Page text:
Synopsis:Macy’s school officially classifies her as “disturbed,” but Macy isn’t interested in how others define her. She’s got more pressing problems: her mom can’t move off the couch, her dad’s in prison, her brother’s been kidnapped by Child Protective Services, and now her best friend isn’t speaking to her. Writing in a dictionary format, Macy explains the world in her own terms—complete with gritty characters and outrageous endeavors. With an honesty that’s both hilarious and fearsome, slowly Macy reveals why she acts out, why she can’t tell her incarcerated father that her mom’s cheating on him, and why her best friend needs protection . . . the kind of protection that involves Macy’s machete.
What attracted me to this book was the cover and the title, then I read the premise and was sold. This book meant more to me than pages in a book, I understood Macy. I was Macy.
I saw many reviews on this book and so many DNF this book because of the spelling and grammatical errors. I understand the need for proper grammer but this was about Macy expressing herself. I thought it was beautiful literature!
This was beyond realistic. When Macy battled Child Protective Services and dealt with all her raw and intense emotions, I was brought back to when I was considered the “disturbed” girl who didn’t have a chance in the system but proved them all wrong.
Being a teenager and facing more things than many adults will ever encounter in their lifetime is tough. When it’s the normal to go without food or deal with “the system” tearing your family apart, it’s tough as a teenager. You’re dealing with all these hormones and messed up emotions but have no idea what to do with it all because you have no choice but to be strong. I have seen the scary side of “the system” and my normal has been “disturbed” just like Macy’s. Macy comes off as a pain in the ass and an angry/crazy teenager. When Macy has all this on the outside, all she really is doing is trying to survive and hide her brokenness. I enjoyed all the characters in this story and loved their backgrounds. Alma and George were great in their sweet but complicated way. Macy’s mother was a complete hot mess. All the characters in this story were realistic in their own messed up and unique way.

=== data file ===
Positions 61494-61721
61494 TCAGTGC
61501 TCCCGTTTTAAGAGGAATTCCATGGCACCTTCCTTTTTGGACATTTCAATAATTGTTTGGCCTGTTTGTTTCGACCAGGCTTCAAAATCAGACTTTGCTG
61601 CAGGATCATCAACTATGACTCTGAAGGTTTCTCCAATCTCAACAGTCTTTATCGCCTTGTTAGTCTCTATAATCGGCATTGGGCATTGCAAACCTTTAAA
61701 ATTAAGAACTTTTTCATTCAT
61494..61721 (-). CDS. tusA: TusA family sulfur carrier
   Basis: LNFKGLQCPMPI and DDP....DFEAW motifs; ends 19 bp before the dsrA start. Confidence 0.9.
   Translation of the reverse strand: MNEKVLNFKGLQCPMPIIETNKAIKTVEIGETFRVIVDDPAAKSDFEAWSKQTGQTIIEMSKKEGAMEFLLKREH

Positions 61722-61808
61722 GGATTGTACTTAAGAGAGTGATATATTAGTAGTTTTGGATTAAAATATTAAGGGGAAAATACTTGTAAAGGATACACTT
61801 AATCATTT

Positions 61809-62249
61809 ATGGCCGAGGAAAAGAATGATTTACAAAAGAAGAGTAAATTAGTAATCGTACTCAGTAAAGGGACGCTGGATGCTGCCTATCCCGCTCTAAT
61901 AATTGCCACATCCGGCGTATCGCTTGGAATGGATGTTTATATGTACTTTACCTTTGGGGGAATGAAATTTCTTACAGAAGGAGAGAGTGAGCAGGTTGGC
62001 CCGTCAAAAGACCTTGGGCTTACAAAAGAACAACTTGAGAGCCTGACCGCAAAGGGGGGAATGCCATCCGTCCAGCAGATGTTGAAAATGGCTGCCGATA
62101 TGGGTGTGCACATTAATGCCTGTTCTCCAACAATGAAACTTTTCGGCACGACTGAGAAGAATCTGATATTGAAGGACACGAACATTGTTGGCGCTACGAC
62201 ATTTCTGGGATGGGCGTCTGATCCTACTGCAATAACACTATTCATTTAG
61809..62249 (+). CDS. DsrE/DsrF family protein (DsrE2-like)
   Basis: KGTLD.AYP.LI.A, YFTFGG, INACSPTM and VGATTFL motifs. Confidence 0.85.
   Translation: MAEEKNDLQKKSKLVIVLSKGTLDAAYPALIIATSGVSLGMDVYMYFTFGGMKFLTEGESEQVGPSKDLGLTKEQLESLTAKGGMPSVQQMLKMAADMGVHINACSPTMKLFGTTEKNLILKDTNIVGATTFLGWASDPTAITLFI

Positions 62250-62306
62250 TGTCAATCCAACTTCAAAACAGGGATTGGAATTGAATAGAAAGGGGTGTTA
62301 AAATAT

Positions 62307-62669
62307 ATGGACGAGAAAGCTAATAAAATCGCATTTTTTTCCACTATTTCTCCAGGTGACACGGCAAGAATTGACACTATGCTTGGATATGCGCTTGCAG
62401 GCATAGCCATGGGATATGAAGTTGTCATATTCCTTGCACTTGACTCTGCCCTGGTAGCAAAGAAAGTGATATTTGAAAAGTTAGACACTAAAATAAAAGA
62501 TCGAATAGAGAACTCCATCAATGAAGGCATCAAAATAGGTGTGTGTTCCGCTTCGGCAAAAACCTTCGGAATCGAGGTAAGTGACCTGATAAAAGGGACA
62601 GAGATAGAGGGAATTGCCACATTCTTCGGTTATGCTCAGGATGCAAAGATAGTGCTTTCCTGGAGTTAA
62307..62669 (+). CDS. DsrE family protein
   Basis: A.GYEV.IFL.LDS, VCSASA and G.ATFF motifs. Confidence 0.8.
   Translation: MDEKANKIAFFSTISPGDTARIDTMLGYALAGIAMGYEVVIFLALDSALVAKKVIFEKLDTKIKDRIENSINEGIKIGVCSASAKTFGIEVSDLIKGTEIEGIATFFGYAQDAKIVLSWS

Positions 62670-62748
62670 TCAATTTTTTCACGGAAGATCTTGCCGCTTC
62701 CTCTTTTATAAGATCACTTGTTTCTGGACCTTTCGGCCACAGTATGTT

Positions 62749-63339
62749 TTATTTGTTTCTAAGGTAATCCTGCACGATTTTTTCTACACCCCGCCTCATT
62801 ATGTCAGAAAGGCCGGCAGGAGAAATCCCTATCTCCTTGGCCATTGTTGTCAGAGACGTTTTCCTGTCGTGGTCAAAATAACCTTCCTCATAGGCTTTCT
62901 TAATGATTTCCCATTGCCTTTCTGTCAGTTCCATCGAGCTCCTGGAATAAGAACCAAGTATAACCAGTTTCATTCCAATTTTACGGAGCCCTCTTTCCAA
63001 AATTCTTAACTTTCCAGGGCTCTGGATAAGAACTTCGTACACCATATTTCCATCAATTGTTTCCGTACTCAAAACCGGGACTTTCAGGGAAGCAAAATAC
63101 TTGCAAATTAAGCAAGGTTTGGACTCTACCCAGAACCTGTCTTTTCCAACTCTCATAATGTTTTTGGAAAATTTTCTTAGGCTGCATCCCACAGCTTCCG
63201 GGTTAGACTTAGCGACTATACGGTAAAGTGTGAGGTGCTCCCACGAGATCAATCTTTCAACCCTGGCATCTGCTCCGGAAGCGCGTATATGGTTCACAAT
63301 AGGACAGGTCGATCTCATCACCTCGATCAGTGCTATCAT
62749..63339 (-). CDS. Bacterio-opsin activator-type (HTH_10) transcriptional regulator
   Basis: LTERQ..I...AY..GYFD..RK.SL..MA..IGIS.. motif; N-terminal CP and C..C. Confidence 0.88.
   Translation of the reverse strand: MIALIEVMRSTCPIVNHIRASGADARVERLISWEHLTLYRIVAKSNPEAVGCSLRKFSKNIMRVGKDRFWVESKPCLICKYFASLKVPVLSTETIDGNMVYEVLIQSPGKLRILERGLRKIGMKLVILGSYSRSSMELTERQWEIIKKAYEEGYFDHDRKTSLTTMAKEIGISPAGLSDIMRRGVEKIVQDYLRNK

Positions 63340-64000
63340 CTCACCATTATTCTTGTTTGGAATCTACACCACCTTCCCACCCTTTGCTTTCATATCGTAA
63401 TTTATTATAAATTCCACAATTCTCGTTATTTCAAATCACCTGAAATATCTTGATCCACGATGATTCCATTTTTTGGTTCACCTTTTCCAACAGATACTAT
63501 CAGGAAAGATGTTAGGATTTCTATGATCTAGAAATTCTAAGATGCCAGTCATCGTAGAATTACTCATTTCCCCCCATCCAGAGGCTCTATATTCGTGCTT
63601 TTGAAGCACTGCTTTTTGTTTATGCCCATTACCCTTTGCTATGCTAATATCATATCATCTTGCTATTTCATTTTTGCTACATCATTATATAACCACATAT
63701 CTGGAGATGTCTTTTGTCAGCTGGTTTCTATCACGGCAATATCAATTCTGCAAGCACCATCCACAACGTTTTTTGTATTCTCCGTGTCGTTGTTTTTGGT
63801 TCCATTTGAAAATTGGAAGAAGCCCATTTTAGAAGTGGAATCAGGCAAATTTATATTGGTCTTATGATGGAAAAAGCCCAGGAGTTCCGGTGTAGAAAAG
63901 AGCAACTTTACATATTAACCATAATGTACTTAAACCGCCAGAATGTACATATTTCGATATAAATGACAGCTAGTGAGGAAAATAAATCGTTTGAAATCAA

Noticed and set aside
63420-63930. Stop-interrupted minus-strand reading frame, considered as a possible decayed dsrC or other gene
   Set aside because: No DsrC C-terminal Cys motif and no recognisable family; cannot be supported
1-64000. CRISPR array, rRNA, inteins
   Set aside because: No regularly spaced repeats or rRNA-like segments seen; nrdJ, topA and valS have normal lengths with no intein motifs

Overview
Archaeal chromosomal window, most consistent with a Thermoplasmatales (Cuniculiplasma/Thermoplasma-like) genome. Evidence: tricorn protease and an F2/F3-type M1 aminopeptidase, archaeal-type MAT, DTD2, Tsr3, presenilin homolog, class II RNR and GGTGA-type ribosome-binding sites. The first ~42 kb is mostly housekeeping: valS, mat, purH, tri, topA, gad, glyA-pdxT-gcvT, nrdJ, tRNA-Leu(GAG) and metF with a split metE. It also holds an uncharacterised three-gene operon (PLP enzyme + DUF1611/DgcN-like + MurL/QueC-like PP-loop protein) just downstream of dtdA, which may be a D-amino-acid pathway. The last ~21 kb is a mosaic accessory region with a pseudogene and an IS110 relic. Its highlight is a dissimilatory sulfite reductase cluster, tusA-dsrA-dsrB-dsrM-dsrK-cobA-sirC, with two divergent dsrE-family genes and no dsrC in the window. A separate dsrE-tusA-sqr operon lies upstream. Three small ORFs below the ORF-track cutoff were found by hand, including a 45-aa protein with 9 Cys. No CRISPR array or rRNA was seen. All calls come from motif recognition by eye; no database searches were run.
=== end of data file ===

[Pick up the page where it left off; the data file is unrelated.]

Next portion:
This book made me laugh, smile, and cry but overall was an amazing experience that I will never forget. I can’t express enough how hilarious this book was and realistic at the same time. I highly recommend this book to whoever can relate or wants to experience something different! I am so glad that I was able to experience Macy’s journey and to read a disturbed girl’s masterpiece!
NoNieqa Ramosgrew up in the Bronx, where she started her own publishing company and sold books for twenty-five cents until the nuns shut her down. A frequent foster parent, NoNieqa lives in Ashburn, Virginia, with her family.
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